Select Committee on Agriculture Appendices to the Minutes of Evidence



APPENDIX 6

Memorandum submitted by the British Tomato Growers' Association (D 22)

  The TGA's initial response to the announcement by HRI of the intended reduction of more than 20 per cent in its staff numbers and the closure of its Stockbridge House site was one of dismay. (See attached statement of 12 September 2000 [not printed]). Nothing that has happened since then has provided any reassurance that our concerns are ill-founded, not least the decision by key staff at Stockbridge House to leave HRI. Redundancies at HRI Efford mean that there are currently no HRI agronomists designated to work on near-market research on protected edible crops after March 2001.

  We are therefore more pessimistic about HRI's ability to address the Development needs of British tomato producers in the face of the harsh economic pressures which threaten the industry's survival. Whilst we have always acknowledged the need for longer term, strategic research, this will be academic in more ways than one if the industry does not weather its current difficulties.

  The tomato industry represents perhaps the only example in British horticulture where the research needs of the industry have been formulated into an agreed R&D strategy document, a copy of which is attached [not printed]. This was produced after extensive consultation with the industry, MAFF, the Horticulture Development Council and, not least, HRI. The industry has been prepared to invest considerable time, energy, and expertise in assisting HRI to formulate and deliver a commercially relevant research programme. The lack of consultation by HRI about its plans is very much regretted therefore.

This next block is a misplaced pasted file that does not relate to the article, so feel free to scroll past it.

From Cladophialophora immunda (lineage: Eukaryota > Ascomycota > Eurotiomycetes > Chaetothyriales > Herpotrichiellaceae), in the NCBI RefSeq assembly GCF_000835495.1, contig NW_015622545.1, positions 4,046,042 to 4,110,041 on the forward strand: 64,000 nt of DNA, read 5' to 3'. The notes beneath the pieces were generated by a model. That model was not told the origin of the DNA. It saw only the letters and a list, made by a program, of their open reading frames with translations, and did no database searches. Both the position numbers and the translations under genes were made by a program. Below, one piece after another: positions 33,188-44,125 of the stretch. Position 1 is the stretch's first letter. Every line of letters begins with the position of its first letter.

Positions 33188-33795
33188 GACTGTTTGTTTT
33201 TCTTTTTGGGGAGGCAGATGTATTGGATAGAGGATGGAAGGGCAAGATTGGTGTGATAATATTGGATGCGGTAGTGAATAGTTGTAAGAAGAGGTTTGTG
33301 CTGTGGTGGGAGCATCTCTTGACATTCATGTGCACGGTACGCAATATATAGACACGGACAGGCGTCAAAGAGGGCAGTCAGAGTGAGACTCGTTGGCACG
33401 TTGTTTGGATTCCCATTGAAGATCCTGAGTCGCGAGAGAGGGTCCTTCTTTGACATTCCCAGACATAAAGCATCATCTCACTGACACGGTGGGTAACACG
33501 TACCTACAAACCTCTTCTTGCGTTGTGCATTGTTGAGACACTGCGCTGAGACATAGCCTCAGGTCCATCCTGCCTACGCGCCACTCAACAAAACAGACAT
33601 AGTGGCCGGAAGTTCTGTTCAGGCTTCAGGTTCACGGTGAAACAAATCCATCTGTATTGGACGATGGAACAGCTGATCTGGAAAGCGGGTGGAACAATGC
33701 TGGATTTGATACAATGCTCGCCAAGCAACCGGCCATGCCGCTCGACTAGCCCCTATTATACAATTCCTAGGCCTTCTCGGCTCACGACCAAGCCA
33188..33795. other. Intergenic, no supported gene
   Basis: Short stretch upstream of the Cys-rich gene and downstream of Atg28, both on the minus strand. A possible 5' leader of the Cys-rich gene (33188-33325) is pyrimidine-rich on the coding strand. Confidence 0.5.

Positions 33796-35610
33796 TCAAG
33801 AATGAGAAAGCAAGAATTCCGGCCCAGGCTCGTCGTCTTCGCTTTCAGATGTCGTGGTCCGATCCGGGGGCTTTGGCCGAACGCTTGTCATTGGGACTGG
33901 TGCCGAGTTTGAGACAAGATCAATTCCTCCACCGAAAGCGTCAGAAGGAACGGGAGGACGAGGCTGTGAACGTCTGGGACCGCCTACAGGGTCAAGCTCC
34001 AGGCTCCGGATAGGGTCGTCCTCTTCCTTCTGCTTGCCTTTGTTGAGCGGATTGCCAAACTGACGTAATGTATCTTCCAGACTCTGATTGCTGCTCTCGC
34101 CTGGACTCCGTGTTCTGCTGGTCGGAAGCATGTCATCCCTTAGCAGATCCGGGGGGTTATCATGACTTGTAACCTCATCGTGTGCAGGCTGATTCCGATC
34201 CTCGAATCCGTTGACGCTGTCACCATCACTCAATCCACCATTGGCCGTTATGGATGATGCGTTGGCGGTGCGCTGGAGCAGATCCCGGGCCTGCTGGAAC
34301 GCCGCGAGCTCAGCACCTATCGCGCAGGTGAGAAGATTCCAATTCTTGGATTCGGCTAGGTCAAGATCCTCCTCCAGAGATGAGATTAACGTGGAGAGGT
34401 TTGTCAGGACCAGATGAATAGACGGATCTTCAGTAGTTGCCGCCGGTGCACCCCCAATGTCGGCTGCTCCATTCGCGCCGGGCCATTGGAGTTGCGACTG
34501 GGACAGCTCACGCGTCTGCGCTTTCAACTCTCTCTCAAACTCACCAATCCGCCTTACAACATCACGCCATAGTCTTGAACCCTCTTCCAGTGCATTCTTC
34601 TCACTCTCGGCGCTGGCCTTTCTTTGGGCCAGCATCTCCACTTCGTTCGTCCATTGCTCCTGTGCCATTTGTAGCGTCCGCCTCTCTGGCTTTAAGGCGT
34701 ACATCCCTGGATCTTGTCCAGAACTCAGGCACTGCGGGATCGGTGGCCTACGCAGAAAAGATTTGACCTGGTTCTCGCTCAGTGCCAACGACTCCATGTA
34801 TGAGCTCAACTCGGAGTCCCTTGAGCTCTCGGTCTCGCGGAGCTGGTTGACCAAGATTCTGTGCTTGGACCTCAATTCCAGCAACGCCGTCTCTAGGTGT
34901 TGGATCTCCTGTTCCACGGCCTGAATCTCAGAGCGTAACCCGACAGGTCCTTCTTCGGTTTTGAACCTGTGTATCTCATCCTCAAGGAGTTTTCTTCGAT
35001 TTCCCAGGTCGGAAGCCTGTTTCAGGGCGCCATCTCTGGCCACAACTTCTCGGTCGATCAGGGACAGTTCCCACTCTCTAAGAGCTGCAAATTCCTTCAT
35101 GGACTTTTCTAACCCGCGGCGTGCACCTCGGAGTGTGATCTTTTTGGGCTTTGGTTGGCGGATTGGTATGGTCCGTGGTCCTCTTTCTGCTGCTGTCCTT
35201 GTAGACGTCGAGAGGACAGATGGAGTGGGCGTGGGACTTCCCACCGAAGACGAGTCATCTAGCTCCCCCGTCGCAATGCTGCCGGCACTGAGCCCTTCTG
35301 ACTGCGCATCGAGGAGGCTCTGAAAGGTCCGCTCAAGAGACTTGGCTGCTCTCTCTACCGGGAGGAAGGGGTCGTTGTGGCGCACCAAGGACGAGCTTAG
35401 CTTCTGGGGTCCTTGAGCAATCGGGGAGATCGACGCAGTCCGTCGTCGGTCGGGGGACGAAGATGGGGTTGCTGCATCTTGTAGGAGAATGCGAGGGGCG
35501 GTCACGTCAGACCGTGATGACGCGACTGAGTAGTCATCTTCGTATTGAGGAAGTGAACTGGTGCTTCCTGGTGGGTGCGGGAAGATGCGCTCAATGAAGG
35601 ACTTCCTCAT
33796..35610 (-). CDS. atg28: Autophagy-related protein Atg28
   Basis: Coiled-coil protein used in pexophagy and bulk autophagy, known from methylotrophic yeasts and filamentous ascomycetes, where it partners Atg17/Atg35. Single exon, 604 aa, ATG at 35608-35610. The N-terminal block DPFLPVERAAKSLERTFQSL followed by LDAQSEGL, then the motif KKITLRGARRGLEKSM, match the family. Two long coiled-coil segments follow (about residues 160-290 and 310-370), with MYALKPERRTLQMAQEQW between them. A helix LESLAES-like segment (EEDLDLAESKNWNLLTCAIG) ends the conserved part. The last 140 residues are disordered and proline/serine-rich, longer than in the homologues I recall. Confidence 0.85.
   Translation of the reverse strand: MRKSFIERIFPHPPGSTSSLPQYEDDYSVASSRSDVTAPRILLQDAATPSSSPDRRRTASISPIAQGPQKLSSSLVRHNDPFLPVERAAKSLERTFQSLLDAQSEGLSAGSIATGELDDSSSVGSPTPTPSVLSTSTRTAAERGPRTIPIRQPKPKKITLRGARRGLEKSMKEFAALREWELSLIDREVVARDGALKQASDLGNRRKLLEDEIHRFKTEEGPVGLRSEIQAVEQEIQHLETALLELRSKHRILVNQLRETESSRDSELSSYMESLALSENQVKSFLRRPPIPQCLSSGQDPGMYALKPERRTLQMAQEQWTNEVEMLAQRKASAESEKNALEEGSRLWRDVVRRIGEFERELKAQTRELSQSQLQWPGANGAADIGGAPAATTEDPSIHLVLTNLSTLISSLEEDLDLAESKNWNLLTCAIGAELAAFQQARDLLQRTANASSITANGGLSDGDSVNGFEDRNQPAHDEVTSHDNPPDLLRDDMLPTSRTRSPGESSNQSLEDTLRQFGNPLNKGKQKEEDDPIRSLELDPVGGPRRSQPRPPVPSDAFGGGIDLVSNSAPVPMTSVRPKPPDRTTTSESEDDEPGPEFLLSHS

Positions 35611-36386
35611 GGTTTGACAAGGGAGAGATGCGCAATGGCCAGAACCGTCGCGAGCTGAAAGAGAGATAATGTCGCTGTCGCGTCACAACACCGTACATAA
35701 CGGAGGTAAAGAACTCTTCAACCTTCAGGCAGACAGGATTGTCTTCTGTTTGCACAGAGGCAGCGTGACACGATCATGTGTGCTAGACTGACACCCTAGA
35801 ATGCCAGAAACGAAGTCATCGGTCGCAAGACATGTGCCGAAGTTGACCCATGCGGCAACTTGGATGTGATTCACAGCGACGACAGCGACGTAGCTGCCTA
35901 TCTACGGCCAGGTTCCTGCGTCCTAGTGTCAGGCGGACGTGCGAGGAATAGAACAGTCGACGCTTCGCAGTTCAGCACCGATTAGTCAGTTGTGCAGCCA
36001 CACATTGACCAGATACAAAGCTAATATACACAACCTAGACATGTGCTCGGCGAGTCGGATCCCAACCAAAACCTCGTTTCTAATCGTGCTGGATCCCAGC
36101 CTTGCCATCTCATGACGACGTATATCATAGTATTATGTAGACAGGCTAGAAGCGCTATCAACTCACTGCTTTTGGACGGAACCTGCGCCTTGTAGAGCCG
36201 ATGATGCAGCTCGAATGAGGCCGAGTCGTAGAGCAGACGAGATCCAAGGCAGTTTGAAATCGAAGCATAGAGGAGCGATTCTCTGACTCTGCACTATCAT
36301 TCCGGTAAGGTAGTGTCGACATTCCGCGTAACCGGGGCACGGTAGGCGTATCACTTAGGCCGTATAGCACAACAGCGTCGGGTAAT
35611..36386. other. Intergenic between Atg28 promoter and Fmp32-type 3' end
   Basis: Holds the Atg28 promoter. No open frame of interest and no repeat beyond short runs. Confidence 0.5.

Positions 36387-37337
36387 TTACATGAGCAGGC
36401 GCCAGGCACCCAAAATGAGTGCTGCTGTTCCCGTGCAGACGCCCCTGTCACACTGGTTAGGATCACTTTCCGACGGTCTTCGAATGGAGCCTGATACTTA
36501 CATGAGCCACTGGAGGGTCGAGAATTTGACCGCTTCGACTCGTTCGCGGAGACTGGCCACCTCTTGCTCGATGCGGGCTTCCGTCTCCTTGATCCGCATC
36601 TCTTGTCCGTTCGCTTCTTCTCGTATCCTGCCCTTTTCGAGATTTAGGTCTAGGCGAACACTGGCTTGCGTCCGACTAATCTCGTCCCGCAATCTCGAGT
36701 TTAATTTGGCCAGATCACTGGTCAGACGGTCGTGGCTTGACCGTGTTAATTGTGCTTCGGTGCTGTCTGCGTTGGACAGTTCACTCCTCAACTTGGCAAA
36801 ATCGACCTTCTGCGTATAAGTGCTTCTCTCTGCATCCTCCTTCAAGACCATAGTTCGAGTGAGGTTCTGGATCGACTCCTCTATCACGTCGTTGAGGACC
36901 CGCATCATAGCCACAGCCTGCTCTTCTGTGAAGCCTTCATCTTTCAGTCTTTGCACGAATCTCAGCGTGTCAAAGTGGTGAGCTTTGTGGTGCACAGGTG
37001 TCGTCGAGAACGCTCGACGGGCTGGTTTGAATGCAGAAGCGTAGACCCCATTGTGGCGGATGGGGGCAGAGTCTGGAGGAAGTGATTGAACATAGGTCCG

We are also now concerned that HDC will be unable to deliver key elements of its agreed programme on protected crops because of the unavailability of appropriate HRI research resources. This will not enhance the prospects for renewal of HDC's mandate at its next quinquennial review.

  We would like the following to occur:

    (1)  Even at this late stage, HRI should maintain both Stockbridge House and Efford and seek economies elsewhere in the organisation, before more key staff leave and this becomes impossible. Personnel are HRI's most valuable resource.

    (2)  If HRI proceeds to close Stockbridge House it should not hinder the establishment of the proposed Stockbridge Technology Centre and the potential link with the Central Science Laboratory. MAFF should facilitate this development.

    (3)  In any event, HRI Efford should be adequately staffed and equipped to conduct Development work on protected edible crops, neither of which is currently the case.

  If none of these comes about, it is difficult to imagine that the relationship between HRI and the industry may ever recover and this has to be to the disadvantage, not only of both parties, but also of British consumers.

27 November 2000


 
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